North Korea holding NYU student, claims he entered illegally

North Korean leader Kim Jong-un, second from right, takes part in an inspection of a new satellite control center at an undisclosed location.

North Korean leader Kim Jong-un, second from right, takes part in an inspection of a new satellite control center at an undisclosed location.

(AFP/Getty Images)

South Korea confirmed Sunday that North Korea had detained a New York University student for illegally entering the country across the border with China.

The North’s official state Korean Central News Agency identified the student as Joo Won-moon, a South Korean national, resident of New Jersey and a U.S. green card holder. KCNA said Joo was caught last month attempting to cross the Yalu River into North Korea from Dandong, a city on the Chinese side of the border. Dandong is a busy transit point for people and goods in and out of North Korea.

An official from South Korea’s Ministry of Unification confirmed via text message Sunday that Joo is a South Korean citizen who was detained in the North. The message said the ministry is looking into Joo’s case but could not offer any details about his circumstances.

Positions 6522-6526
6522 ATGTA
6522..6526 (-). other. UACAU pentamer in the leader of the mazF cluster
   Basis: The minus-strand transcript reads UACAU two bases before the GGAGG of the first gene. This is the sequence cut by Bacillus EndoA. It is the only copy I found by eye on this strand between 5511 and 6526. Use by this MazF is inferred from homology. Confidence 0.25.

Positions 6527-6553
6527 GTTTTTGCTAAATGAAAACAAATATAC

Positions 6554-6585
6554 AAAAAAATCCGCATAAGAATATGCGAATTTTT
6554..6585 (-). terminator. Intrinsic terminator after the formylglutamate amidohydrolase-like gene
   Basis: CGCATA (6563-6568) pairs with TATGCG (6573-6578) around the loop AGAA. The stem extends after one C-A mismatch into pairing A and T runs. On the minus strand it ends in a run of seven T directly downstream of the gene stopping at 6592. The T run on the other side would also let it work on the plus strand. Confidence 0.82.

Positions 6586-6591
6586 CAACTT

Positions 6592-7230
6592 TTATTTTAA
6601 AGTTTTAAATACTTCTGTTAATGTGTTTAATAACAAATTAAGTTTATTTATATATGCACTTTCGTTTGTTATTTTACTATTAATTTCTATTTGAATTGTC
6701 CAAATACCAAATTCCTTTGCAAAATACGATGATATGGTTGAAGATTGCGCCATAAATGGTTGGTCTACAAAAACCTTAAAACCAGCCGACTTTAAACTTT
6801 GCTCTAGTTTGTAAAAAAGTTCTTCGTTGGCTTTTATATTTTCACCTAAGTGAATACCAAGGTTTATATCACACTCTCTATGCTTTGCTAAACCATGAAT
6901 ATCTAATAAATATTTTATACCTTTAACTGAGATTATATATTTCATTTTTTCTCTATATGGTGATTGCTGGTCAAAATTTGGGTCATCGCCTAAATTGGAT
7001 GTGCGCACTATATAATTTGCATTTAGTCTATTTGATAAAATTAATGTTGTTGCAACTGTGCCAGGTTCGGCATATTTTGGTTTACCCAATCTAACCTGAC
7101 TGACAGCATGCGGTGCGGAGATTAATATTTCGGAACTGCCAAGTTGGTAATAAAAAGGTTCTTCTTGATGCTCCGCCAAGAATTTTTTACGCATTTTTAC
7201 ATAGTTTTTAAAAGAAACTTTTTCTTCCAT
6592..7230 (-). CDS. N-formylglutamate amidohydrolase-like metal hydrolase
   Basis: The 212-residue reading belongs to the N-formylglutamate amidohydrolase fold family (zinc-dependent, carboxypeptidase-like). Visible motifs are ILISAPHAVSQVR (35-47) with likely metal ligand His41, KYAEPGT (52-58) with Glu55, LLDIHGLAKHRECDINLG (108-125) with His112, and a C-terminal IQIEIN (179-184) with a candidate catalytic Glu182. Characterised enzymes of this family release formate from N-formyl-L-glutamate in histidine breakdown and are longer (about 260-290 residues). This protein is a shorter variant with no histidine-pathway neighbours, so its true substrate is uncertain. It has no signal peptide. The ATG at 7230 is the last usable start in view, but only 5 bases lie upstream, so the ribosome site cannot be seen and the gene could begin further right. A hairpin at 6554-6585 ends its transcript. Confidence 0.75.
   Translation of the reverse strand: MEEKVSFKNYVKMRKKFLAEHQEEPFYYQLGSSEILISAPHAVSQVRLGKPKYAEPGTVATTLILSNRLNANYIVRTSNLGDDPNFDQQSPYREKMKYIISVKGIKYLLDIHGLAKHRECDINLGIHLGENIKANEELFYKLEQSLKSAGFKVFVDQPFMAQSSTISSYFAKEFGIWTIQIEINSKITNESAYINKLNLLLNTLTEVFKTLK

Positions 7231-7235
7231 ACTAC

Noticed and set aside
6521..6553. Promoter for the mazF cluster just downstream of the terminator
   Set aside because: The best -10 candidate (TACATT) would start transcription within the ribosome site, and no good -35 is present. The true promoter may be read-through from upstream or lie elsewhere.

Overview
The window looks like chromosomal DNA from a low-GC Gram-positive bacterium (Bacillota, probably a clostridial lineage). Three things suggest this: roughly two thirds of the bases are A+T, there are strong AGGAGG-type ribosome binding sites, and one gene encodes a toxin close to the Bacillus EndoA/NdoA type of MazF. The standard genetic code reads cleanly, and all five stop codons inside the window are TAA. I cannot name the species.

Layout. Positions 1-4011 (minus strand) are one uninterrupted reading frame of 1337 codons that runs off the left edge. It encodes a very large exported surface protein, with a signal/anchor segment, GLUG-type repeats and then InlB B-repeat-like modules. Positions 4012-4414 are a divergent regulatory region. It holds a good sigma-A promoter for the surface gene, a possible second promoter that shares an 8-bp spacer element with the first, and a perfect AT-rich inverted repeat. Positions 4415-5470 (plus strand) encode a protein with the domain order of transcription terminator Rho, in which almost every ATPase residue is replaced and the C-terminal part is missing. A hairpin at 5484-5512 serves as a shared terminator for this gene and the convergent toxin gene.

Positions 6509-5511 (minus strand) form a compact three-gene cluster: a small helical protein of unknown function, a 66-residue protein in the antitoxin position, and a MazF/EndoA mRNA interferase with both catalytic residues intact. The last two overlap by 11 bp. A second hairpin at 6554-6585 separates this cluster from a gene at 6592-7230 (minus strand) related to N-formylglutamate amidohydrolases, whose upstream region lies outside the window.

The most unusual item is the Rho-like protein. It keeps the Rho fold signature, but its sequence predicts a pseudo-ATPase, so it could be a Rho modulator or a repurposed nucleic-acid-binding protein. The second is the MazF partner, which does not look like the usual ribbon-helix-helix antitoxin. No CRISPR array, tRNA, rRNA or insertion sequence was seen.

John Beckman, a New York University spokesman, speaking to the Associated Press, confirmed that Joo was a student at NYU’s Stern School of Business. Beckman told the AP that Joo is not currently enrolled in classes and that NYU was not aware of his travels.


The KCNA report, published Saturday, said Joo was being questioned and had admitted to breaking North Korean law by attempting to enter illegally. The agency did not mention any possible reason that Joo might have wanted to enter North Korea.

Joo would be the fourth South Korean citizen currently detained in the North. In March, North Korea announced that it was holding two South Korean citizens it accused of being spies. South Korea denied that the two men were spies and called for their immediate release.

Last year, Kim Jung-wook, a South Korean missionary, was sentenced to life in prison in North Korea. Kim read a statement in which he claimed to be working in North Korea to topple the regime, under the orders of South Korea’s main spy agency. After being released, many foreign prisoners in North Korea report having been forced to read untrue confessions or denunciations of the U.S. or South Korea.

In November, U.S. Director of National Intelligence James Clapper traveled to North Korea to secure the release of U.S. citizens Kenneth Bae and Matthew Miller. Bae was arrested in 2012 for unspecified “hostile acts” against the state. Miller reportedly tore up his visa upon entering North Korea and expressed his intention to seek asylum.

In 2010, U.S. citizen Aijalon Gomes crossed illegally into North Korea. Gomes was arrested and sentenced to eight years of hard labor, but was released several months later after former President Jimmy Carter negotiated his release on a trip to North Korea.

Borowiec is a special correspondent